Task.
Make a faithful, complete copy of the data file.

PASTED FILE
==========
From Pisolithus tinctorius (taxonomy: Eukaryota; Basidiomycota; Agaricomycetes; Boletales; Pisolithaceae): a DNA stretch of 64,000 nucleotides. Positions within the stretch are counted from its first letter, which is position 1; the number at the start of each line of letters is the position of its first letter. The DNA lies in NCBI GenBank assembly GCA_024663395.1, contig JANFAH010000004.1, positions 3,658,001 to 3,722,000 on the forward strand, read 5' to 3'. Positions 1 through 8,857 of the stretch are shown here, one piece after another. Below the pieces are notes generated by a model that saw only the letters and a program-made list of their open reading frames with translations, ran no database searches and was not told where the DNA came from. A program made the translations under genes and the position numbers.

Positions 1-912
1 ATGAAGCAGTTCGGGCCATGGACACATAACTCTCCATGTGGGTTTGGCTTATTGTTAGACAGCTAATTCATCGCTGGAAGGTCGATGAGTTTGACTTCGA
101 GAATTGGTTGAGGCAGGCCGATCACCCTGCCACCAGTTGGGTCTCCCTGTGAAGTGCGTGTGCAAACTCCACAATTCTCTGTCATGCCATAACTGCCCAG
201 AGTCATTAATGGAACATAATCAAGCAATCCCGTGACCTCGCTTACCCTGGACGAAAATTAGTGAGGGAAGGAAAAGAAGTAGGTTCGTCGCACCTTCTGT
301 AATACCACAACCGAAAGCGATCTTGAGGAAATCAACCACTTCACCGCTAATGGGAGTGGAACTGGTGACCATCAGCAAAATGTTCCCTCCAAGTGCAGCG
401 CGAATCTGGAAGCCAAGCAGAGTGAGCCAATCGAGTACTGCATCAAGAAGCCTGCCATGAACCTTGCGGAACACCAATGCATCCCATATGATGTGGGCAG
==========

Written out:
From Pisolithus tinctorius (taxonomy: Eukaryota; Basidiomycota; Agaricomycetes; Boletales; Pisolithaceae): a DNA stretch of 64,000 nucleotides. Positions within the stretch are counted from its first letter, which is position 1; the number at the start of each line of letters is the position of its first letter. The DNA lies in NCBI GenBank assembly GCA_024663395.1, contig JANFAH010000004.1, positions 3,658,001 to 3,722,000 on the forward strand, read 5' to 3'. Positions 1 through 8,857 of the stretch are shown here, one piece after another. Below the pieces are notes generated by a model that saw only the letters and a program-made list of their open reading frames with translations, ran no database searches and was not told where the DNA came from. A program made the translations under genes and the position numbers.

Positions 1-912
1 ATGAAGCAGTTCGGGCCATGGACACATAACTCTCCATGTGGGTTTGGCTTATTGTTAGACAGCTAATTCATCGCTGGAAGGTCGATGAGTTTGACTTCGA
101 GAATTGGTTGAGGCAGGCCGATCACCCTGCCACCAGTTGGGTCTCCCTGTGAAGTGCGTGTGCAAACTCCACAATTCTCTGTCATGCCATAACTGCCCAG
201 AGTCATTAATGGAACATAATCAAGCAATCCCGTGACCTCGCTTACCCTGGACGAAAATTAGTGAGGGAAGGAAAAGAAGTAGGTTCGTCGCACCTTCTGT
301 AATACCACAACCGAAAGCGATCTTGAGGAAATCAACCACTTCACCGCTAATGGGAGTGGAACTGGTGACCATCAGCAAAATGTTCCCTCCAAGTGCAGCG
401 CGAATCTGGAAGCCAAGCAGAGTGAGCCAATCGAGTACTGCATCAAGAAGCCTGCCATGAACCTTGCGGAACACCAATGCATCCCATATGATGTGGGCAG